I found the June 30 issue particularly fascinating, primarily
because of Robert Boyle's splendid piece on New York Harbor (Haven Of
He did not, however, explain how Ellis Island got its name. It is
named after Samuel Ellis, who once owned what he called ''my Oyster
Island.'' His will, deeding the island to the City of New York, is
to be found in the archives of the Museum of the City of New York.
HENRY CLIFTON JR.
New York City
My compliments to you for your salute to Miss Liberty.
Your articles are a fine tribute to SPORTS ILLUSTRATED and to our
country and the many people who make it what it is.
JOHN C. LONG, M.D.
Miss Liberty . . . wasn't she a powerful mare who made a late
challenge in the Preakness in '47? No? Now I remember, Rene Liberte,
a tiny French phenom who set the tennis world on its ear by nearly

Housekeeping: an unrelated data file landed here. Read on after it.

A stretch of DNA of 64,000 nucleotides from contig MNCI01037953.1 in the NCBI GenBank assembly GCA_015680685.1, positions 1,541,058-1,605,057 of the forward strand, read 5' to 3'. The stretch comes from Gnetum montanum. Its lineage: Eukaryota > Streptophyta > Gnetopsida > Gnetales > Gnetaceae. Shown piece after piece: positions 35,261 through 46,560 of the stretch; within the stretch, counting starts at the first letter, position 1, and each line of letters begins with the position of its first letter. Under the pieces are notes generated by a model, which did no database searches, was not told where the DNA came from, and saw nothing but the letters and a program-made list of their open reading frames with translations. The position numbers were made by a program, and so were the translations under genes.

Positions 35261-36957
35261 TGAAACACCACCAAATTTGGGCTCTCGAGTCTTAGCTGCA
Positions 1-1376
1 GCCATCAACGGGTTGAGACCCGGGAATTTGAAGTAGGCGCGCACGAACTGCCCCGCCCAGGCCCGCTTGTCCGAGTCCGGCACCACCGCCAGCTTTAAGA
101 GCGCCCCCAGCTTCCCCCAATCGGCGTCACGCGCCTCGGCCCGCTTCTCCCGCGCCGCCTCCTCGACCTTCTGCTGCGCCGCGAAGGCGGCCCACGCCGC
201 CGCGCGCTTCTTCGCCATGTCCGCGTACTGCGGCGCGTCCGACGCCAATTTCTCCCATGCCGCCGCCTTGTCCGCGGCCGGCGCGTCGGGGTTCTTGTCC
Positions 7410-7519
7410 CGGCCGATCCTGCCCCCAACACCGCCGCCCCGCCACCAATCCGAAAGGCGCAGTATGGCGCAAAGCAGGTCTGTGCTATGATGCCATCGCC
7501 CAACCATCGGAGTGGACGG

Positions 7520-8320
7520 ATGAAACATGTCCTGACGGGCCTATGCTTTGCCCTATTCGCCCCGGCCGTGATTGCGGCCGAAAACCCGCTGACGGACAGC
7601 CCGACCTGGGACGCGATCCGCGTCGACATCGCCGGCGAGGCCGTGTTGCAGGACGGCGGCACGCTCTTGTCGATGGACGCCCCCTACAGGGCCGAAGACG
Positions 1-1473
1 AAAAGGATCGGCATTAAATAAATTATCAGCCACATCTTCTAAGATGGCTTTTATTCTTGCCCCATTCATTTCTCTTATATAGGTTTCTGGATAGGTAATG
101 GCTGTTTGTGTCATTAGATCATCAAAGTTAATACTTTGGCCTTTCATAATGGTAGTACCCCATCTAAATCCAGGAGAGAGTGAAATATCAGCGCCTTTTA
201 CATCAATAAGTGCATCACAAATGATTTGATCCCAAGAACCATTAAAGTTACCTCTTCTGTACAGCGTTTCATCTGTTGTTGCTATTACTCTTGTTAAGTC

winning Wimbledon sometime in the Roaring Twenties. No? Then surely
she was the sleek, blackhulled challenger that almost brought the
America's Cup to Canada in the '50s. Wrong again?
Oh. Wait a minute, that Miss Liberty? You don't mean to tell me
you devoted half your June 30 issue to a statue.
JOHN C. MAYO
West Hartford, Conn.
A quote in your piece on recently naturalized John Lee
illustrates an attitude shared by many of this generation's
immigrants (Ride 'Em, Bela!, June 30). Lee states that ''becoming
an American was a matter of convenience.'' Contrast this view to the
fierce pride of earlier generations of immigrants in becoming
EDMOND F. DI RENNA